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Advisors have always had the option to advise students via email,  phone or videoconferencing platforms — but procedures need to be taken to ensure these forms of advising are securely done. Per UCF Information Security, and outlined in the Data Classification and Protection policy, advisors are allowed to discuss with students schedules, classes, grades, academic standing, etc. as long as they follow specific protocols and procedures to ensure any data-sensitive information is protected. Advisors are NOT allowed to discuss Highly Restricted information without encrypting that information. See page 3 of the Data Classification and Protection policy for the definition of Highly Restricted Data. Advisors can review how to encrypt Highly Restricted Data that they need to send students.

In order to ensure the documents and remote conversations you have with students are protected, the UCF Registrar’s Office has provided this page with suggestions on how to conduct secure advising.

Using EAB/myKnight STAR

A good tool that enables students to make appointments with advisors through their secure login is EAB/myKnight STAR. It allows for communications with students through this platform. It also contains a photo on the front page to aid advisors in verifying the identity of individuals they are video conferencing with.

Advising via Knights Email Accounts

Per UCF Information Security, and outlined in the Data Classification and Protection policy, advisors are allowed to discuss with students schedules, classes, grades, academic standing, etc. via email communications as long as they follow specific protocols and procedures to ensure any data-sensitive information is protected.

When emailing with students, the communication must be sent from your UCF Outlook account only (email address ending in “@ucf.edu”) and sent to the student’s Knights Email address. All advising communication must be sent to the student’s Knight Email. Knights Email is a Microsoft Outlook product and, as such, has better-level protection than email platforms like Yahoo, Gmail, AOL, Compuserve, etc.

Advising Over the Phone

If a student calls in with questions, there are a number of ways to advise over the phone. Below are some examples of how you can advise students without having to discuss any specifics of the student’s records:

  • Speak to processes in very broad and general ways, always referring a student back to the appropriate website for answers.
  • Walk a student through the process of checking their own records in the Student Center section of the myUCF portal, always referring a student back to the appropriate website for answers.

If you need to discuss specifics pertaining to a student’s records over the phone, the student can complete an online Records Release Authorization form.
(my.ucf.edu > Student Self Service > Student Center > Personal Information > Records Release Authorization)

The student can choose from a variety of options of records that they wish to speak about over the phone. The form allows a spot for the name of the advisor, the purpose of the call (i.e. “to discuss next semester’s schedule”) and then a text box to provide a passcode that the advisor will ask for when advising over the phone.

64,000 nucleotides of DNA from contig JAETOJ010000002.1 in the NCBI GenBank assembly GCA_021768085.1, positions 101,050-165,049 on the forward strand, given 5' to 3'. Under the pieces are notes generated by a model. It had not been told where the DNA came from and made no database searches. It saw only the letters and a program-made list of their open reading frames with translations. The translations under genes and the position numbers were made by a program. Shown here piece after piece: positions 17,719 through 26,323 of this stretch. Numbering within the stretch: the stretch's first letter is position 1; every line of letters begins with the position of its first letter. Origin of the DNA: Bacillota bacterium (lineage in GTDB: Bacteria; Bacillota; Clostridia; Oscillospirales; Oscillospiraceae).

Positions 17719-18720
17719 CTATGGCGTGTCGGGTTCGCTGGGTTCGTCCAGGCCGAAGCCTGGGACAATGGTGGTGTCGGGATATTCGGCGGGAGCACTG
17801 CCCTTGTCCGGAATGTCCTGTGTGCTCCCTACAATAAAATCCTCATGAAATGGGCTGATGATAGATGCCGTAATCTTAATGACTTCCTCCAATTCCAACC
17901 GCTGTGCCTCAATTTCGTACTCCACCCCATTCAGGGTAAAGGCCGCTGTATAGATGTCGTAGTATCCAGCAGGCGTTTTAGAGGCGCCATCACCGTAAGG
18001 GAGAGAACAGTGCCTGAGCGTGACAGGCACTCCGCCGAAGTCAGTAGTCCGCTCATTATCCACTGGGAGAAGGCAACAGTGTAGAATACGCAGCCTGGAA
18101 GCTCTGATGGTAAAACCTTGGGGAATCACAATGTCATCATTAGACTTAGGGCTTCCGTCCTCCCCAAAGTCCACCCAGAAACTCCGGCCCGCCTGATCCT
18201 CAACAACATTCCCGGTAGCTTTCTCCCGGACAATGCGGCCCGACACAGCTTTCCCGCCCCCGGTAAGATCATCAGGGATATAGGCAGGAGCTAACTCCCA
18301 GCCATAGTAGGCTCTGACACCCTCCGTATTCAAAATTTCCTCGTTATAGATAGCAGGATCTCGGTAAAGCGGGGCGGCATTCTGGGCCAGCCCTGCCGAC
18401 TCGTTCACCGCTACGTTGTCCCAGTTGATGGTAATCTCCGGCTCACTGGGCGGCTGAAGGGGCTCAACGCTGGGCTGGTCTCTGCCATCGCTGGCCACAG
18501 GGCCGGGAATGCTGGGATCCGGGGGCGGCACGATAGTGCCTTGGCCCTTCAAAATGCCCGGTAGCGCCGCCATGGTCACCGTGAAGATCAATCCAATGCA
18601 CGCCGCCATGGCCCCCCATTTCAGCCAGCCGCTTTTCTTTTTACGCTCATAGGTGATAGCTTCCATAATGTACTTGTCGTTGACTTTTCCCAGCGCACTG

As you speak with the student, look to see if they have completed the Records Release Authorization form.
(my.ucf.edu > Main Menu > SR Custom > SR Use > Records Release Authorization > Records Release Authorization)

Always make sure to ask the student for the passcode that they created in the Records Release Authorization form. If they do not know it or don’t remember it, do not talk about specifics pertaining to their record.

You can also initiate the call to the student using their cellphone number listed in myUCF’s Add/Update a Person panel and then follow the procedures listed above. After advising over the phone, make notes in EAB/myKnight STAR about the advising session.

Advising via Videoconferencing

If a student calls in with questions, there are a number of ways to advise via videoconferencing (FaceTime, Skype, Zoom, etc.). Below are some examples of how you can advise students without having to discuss any specifics of the student’s records:

  • Speak to processes in very broad and general ways, always referring a student back to the appropriate website for answers.
  • Walk a student through the process of checking their own records in the Student Center section of the myUCF portal, always referring a student back to the appropriate website for answers.

If you need to discuss specifics pertaining to a student’s records via videoconferencing, the student can complete an online Records Release Authorization form.
(my.ucf.edu > Student Self Service > Student Center > Personal Information > Records Release Authorization)

The student can choose from a variety of options of records that they wish to speak about via videoconferencing. The form allows a spot for the name of the advisor, the purpose of the videoconferencing session (i.e. “to discuss next semester’s schedule”) and then a text box to provide a passcode that the advisor will ask for at the start of the advising session.

As you speak with the student, look to see if they have completed the Records Release Authorization form.
(my.ucf.edu > Main Menu > SR Custom > SR Use > Records Release Authorization > Records Release Authorization)

Always make sure to ask the student for the passcode that they created in the Records Release Authorization form. If they do not know it or don’t remember it, do not talk about specifics pertaining to their record.

After the advising videoconferencing session is over, make notes in EAB/myKnight STAR about the advising session.

If you are working from home, you should download and complete the UCF Telecommuting Program Manual.

Please email any questions or concerns you have to registrar@ucf.edu.